History has shown dictators don't have a lot of success in the long run. Christian leadership, however, has been going strong for 2000 years.
Just as school closed for the summer, 51 teenagers decided to continue their education by attending the Christian Leadership Institute June 26-July 2, at St. Columban Center in Derby. CLI, a weeklong leadership training program for youth, teaches practical skills while fostering the leadership potential of each individual. Each day introduces a new skill, building upon what the teens learned in previous sessions. A typical day involves a large group learning session, small group discussion and planning sessions. Participants need to come prepared to work hard during the sessions, play hard during free time, and pray hard throughout the week.
"Learning has been very direct here," said Zachary Lundy, 15, of St. Brendan on the Lake Parish in Newfane. "Lots of hands on activities where you really experience what you need to know about planning skills and group dynamics to get an activity done."
Main topics include communication, event planning, identifying the needs of the group, and group dynamics. Participants also learn different leadership styles and when to use them.
"That seems like basic stuff that I didn't know that is very important that I had never really thought about before," said Jessie Ford, 15, of Annunciation Parish, Elma.
The program also offers a little bit of self-discovery as the participants learn if they are task or maintenance leaders. Task leaders focus mainly on the job at hand and work towards completing the task. Maintenance leaders make sure everyone in the group feels happy and confident. Most people lean one way or the other. Realizing what the job at hand needs, as well as understandings one's own inclination, helps a leader make decisions.
"I'm more maintenance than anything, but there are times when I have had to be more task because there are already people who are maintenance. If you have so many maintenance people, you are not going to get the task done," said Fiona Schaefer, 15, of St. Joseph University Parish, Buffalo.
Lundy, a task leader, learned he has to consider the group's feeling in most situations. "If you have a day to complete the task, you may be more task oriented. But, I learned that I have to include the group more. I need to focus on what they're feeling," he said.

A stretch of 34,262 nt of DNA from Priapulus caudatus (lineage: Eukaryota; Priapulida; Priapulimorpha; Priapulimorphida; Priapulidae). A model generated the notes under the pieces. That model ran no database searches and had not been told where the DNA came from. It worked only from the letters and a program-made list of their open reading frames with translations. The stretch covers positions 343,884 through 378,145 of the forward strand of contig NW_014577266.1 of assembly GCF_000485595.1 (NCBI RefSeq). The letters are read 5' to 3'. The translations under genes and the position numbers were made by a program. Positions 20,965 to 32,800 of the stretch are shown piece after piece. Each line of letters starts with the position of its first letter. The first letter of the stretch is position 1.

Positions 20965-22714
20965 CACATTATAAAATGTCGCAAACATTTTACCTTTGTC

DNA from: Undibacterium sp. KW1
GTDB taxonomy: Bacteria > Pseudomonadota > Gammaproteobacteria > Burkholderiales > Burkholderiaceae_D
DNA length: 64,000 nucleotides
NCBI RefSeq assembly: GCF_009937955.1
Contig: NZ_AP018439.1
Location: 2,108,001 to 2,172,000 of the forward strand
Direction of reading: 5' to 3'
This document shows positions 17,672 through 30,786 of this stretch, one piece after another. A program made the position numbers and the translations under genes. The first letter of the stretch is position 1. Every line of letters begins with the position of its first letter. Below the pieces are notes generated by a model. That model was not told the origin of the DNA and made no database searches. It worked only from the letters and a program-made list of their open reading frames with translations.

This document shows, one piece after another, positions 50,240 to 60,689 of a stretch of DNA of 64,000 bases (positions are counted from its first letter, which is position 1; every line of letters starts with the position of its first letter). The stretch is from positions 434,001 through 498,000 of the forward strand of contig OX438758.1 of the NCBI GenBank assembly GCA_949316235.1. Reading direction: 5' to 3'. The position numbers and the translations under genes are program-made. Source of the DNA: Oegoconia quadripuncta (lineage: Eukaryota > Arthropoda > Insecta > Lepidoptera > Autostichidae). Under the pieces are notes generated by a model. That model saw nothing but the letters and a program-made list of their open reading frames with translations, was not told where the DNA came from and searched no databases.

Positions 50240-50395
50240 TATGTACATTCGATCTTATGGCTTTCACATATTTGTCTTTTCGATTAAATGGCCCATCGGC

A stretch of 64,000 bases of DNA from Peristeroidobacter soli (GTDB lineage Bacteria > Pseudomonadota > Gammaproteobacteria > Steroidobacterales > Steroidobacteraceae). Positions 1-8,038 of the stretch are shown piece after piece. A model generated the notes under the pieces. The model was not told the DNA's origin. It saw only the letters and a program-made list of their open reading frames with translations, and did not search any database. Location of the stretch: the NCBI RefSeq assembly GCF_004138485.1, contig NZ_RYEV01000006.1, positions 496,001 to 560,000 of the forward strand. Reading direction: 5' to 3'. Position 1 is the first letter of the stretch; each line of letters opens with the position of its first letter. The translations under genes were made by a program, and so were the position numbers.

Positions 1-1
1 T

The Christian aspect of leadership comes in the form of sacrificing for the betterment of the group.
"Shutting out people's ideas is one thing that this program really stresses, especially with the Christian values in mind, is not a leadership technique that should be used ever. I should always, when I am in a leadership position, focus on the needs of all the group and the comfort of the group as well as getting things done," said Jesse Brodka, 16, of St. Benedict Parish, Eggertsville.
"The Christian Leadership Institute is teaching that you need to make the sacrifice, just like Jesus made the sacrifice for us, so that the group will be united. Whereas a leader might not recognize that you need to put the group's need in front of your own," added Lundy.
Many of the teens who participated already serve or plan to serve in leadership roles in their parish or school. CLI is a requirement for the diocesan Youth Board.
At the end of the week Chiara Raimondo, 17, from Our Lady of Loretto Parish, Falconer, reflected on the joy of seeing the enthusiasm in her peers.
"Back at home I don't have that many friends that are passionate about the Catholic faith like I am, so there weren't many opportunities for me to connect with people my own age and talk to about things that I feel needed to change within our parish. Here, every kids is really involved, and every kids is really passionate about what we're learning about. So, I feel very optimistic about going back home," she said.
CLI is an annual program sponsored and hosted by the diocesan Department of Youth and Young Adult Ministries.